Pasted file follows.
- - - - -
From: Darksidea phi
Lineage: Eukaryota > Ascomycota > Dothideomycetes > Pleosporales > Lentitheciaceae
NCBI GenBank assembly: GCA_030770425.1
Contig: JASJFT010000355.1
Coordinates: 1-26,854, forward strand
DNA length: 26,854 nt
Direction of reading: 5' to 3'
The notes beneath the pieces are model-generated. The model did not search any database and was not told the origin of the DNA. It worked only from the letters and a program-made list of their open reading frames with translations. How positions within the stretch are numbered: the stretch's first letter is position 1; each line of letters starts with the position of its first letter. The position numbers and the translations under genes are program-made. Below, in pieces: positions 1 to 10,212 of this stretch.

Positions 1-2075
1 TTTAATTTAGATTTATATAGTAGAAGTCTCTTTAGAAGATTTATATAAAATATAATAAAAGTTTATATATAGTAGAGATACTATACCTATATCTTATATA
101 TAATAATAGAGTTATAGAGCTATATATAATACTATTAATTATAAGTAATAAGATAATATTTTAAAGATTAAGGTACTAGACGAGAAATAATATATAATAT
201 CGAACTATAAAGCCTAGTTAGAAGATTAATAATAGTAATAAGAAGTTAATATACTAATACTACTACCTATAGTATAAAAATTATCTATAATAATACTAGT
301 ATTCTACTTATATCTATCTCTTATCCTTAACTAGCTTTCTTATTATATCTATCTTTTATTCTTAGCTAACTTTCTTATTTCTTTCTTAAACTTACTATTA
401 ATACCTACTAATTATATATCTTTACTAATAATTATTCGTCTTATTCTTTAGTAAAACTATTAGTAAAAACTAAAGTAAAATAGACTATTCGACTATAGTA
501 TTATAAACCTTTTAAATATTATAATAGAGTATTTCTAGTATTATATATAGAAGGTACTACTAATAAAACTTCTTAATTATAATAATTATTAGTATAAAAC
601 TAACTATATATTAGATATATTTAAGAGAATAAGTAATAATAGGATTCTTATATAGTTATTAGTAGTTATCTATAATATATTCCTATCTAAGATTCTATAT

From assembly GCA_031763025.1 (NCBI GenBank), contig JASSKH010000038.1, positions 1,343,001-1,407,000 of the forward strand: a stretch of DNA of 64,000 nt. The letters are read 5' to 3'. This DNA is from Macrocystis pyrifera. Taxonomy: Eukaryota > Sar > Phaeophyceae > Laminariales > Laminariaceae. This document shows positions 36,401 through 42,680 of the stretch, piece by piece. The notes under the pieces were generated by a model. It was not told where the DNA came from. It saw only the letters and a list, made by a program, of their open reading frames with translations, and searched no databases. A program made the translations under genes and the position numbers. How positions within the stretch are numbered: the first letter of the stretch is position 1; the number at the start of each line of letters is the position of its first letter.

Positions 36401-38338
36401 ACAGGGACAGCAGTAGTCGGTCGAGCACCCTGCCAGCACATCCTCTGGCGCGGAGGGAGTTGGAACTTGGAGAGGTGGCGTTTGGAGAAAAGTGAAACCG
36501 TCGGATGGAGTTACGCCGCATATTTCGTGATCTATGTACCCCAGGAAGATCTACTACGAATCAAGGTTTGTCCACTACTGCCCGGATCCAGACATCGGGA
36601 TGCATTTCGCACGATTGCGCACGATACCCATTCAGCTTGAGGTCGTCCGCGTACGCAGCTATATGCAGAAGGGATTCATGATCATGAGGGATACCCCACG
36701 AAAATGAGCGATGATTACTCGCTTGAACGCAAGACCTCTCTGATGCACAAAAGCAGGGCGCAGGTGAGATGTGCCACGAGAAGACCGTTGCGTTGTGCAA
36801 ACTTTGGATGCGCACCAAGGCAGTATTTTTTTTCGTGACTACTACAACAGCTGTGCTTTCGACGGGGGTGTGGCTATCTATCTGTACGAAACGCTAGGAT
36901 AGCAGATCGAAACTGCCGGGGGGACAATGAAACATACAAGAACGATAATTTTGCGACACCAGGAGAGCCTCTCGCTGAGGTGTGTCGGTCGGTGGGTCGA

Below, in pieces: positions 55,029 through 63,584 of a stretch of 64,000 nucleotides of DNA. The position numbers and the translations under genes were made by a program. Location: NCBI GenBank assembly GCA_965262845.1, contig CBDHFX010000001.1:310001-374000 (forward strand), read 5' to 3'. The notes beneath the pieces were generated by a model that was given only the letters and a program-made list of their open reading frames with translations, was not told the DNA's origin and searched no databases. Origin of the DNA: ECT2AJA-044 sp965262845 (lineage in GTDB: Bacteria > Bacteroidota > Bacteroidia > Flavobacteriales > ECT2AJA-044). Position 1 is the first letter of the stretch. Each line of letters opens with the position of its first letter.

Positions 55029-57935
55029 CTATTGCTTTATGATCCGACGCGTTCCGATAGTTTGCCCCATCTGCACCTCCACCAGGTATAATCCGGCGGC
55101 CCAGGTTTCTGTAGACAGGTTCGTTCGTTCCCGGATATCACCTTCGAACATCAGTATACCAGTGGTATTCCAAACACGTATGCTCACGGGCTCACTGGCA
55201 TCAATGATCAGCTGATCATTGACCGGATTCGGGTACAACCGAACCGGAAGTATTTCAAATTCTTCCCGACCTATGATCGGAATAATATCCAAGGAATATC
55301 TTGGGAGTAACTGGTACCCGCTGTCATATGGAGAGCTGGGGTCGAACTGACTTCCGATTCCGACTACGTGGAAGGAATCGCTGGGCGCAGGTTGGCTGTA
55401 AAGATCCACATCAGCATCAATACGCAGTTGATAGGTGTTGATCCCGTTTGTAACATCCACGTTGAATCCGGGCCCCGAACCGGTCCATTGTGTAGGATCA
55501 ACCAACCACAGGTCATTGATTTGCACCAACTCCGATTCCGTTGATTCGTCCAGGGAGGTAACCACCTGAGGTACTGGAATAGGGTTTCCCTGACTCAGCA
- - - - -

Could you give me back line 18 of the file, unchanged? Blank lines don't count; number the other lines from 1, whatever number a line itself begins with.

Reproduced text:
Positions 36401-38338